That Taramandal is a special play is not an overstatement on many accounts. Apart from the fact that it is based on Satyajit Ray’s short story Patol Babu, Film Star, the play comes with three “firsts”. It is for the first time that the Vinod Doshi Memorial Theatre Festival is staging a multilingual play in Pune — Taramandal is a Hindi-English-Bengali play; it is the first time the venue, Yashwantrao Chavan Natyagruha — is hosting a multilingual play; and it is also the first time that The Tadpole Repertory will be performing in Pune.
“I had read this story in 2002 when I was pursuing MA in Film Studies in Delhi; it captivated me. I always felt that the story had the potential to be converted into a play or a film,” says Neel Chaudhuri, who went on to translate his notion into action after 2009 when he founded the theatre group, The Tadpole Repertory. “We were all brainstorming about the story for our next production and I suggested Patol Babu, Film Star; everyone loved the idea. However, we added some more fictional characters to it while keeping the basic structure of the story intact,” says Chaudhuri, who has directed the play. Since its maiden show in Delhi in 2010, Taramandal has been showcased in Hyderabad, Bangalore and Chennai. Last year, it was staged at the Dublin Theatre Festival, Ireland.
Written in the ’70s, Patol Babu, Film Star revolves around a character called Patol Babu, about 50 years old, who has lived quite an unexciting life. His only passion — acting — never really culminated into anything, barring a few theatre performances at school or in the neighbourhood as a child. However, one day, he gets an offer to play a small role in a film. Though the role is only of a pedestrian, Patol embraces the opportunity. While Patol Babu, Film Star is about Patol, Chaudhuri says that Taramandal extends the short story by constructing parallel narratives that mirror Patol Babu. “In Ray’s story, where the protagonist remembers his childhood, we have introduced five different characters, who have different stories,” says Chaudhuri, adding that all the five stories portray fragility of ambitions. While the central character, Patol Babu, is essayed by Andrew Hoffland, others in the cast include Bikram Ghosh, Kriti Pant, Mallika Taneja, Neel Debdutt Paul and Sandeep Shikhar.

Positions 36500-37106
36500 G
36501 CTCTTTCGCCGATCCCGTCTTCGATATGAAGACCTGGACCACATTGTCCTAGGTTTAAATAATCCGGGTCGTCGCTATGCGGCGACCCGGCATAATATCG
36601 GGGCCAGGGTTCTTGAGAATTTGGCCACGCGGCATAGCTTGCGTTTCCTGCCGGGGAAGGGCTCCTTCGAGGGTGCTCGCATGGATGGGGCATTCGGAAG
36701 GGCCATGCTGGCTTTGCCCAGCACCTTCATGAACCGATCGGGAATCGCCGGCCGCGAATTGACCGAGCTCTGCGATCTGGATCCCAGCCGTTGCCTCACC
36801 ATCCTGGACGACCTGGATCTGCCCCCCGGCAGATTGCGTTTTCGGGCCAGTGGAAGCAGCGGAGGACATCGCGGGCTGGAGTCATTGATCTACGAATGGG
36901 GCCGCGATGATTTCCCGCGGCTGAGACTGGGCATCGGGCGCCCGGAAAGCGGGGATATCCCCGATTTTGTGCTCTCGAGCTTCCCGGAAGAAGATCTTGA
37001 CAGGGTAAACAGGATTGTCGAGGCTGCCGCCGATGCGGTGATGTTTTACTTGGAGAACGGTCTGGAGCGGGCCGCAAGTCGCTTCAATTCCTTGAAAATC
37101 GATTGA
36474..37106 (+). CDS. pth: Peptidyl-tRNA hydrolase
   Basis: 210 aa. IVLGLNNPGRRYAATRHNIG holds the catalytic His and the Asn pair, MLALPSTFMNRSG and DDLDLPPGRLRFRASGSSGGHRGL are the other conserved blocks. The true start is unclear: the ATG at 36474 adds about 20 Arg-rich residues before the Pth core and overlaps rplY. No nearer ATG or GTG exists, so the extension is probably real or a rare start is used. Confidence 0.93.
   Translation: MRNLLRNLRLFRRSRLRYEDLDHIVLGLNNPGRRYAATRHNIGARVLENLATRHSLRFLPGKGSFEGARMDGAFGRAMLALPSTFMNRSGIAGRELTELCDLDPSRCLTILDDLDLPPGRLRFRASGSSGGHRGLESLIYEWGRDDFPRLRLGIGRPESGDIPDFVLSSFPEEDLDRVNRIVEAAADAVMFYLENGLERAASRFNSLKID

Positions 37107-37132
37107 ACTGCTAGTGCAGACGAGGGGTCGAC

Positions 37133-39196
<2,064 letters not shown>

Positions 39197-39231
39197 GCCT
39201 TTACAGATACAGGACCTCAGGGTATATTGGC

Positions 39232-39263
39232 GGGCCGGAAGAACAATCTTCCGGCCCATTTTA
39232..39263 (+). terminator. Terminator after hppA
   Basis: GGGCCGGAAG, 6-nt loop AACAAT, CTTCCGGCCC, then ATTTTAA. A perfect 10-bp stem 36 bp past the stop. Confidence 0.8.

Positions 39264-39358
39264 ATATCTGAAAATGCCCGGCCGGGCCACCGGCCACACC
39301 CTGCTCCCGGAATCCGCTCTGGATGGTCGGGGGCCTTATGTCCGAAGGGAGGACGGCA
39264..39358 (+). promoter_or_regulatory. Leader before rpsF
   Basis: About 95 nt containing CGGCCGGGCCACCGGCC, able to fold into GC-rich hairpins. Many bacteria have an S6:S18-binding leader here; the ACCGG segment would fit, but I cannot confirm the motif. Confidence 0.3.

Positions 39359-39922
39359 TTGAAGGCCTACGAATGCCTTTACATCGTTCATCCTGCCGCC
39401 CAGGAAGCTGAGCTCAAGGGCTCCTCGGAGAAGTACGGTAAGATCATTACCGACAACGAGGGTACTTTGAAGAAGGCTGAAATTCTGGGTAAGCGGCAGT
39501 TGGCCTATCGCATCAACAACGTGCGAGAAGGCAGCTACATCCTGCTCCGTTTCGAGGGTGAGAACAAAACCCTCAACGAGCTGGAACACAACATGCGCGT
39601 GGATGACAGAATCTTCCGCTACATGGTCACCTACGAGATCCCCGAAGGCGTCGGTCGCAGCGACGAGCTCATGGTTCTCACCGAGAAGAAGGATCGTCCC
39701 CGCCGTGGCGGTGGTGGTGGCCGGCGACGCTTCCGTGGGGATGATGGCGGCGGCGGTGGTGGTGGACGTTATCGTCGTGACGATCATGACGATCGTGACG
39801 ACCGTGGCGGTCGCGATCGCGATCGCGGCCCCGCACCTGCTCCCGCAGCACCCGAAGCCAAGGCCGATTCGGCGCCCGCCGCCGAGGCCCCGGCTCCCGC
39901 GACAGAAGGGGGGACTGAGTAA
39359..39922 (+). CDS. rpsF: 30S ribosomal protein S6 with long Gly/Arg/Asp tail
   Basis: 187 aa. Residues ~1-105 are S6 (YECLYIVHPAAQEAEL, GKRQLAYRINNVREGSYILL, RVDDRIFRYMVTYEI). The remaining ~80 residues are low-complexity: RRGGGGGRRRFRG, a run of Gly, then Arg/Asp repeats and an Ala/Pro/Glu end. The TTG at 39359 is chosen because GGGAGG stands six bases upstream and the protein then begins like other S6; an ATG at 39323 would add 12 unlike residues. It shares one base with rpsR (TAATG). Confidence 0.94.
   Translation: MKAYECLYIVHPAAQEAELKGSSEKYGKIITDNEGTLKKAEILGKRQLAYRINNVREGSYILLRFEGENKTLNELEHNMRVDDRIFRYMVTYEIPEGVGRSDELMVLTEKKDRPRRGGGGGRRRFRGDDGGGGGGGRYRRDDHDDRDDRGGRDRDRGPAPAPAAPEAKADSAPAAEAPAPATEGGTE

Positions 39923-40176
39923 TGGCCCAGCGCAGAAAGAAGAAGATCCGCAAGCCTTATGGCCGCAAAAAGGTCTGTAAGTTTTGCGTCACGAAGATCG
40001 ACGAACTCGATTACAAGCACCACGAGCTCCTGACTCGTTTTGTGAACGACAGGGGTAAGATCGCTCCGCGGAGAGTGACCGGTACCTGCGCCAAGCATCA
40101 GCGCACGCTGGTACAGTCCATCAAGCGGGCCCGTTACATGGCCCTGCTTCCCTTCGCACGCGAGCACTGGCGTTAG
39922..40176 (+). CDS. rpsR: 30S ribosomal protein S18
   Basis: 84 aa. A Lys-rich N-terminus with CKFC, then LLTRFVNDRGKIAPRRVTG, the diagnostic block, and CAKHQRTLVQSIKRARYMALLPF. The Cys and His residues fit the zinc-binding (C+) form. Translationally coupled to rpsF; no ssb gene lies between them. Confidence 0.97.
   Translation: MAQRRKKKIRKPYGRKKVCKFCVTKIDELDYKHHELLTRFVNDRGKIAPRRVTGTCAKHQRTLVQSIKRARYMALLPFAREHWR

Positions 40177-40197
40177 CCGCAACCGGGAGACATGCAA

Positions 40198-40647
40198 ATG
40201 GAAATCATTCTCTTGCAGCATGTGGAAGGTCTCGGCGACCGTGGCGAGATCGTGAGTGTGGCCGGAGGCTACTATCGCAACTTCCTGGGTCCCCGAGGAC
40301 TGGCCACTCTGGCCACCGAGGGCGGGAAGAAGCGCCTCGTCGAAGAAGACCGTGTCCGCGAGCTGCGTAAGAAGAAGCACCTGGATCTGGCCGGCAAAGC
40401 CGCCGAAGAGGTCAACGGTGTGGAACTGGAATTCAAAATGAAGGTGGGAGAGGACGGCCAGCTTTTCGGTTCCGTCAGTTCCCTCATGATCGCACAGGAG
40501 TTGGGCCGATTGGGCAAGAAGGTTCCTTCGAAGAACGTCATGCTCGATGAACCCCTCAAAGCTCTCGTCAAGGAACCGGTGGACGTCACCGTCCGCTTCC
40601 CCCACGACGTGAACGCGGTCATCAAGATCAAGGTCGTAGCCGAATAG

Besides Taramandal, the Delhi-based theatre group has staged several English plays in the past — including Rhapsody (2011), Ich bin Fassbinder (2011), Still and Still Moving (2012) and The Winter’s Tale (2013). “Our plays are both humorous and melancholic, turning a mirror towards our contemporary experience and telling stories that seem to be about people we know or have known in our lifetime,” says Chaudhuri.
The director adds that besides Ray’s story, there is another factor that became an inspiration for Taramandal. “The motivations to write are most often selfish. I do it so that I can work with actors. The politics, poetics, if there are any, develop later and make very little sense to me in the absence of players. This is perhaps most true of Taramandal, a play written with actors, about people who want to be actors,” he says.
Citing an incident from four years ago, he says, “I was in Mumbai for a theatre workshop. During the conversation, I heard actors talking about their ambition and their careers so far, looking back and looking ahead. Back in Delhi, I interviewed another set of actors. All this material — copious notes of it — stewed in the workshop with the actors, who became the cast of Taramandal,” says Chaudhuri.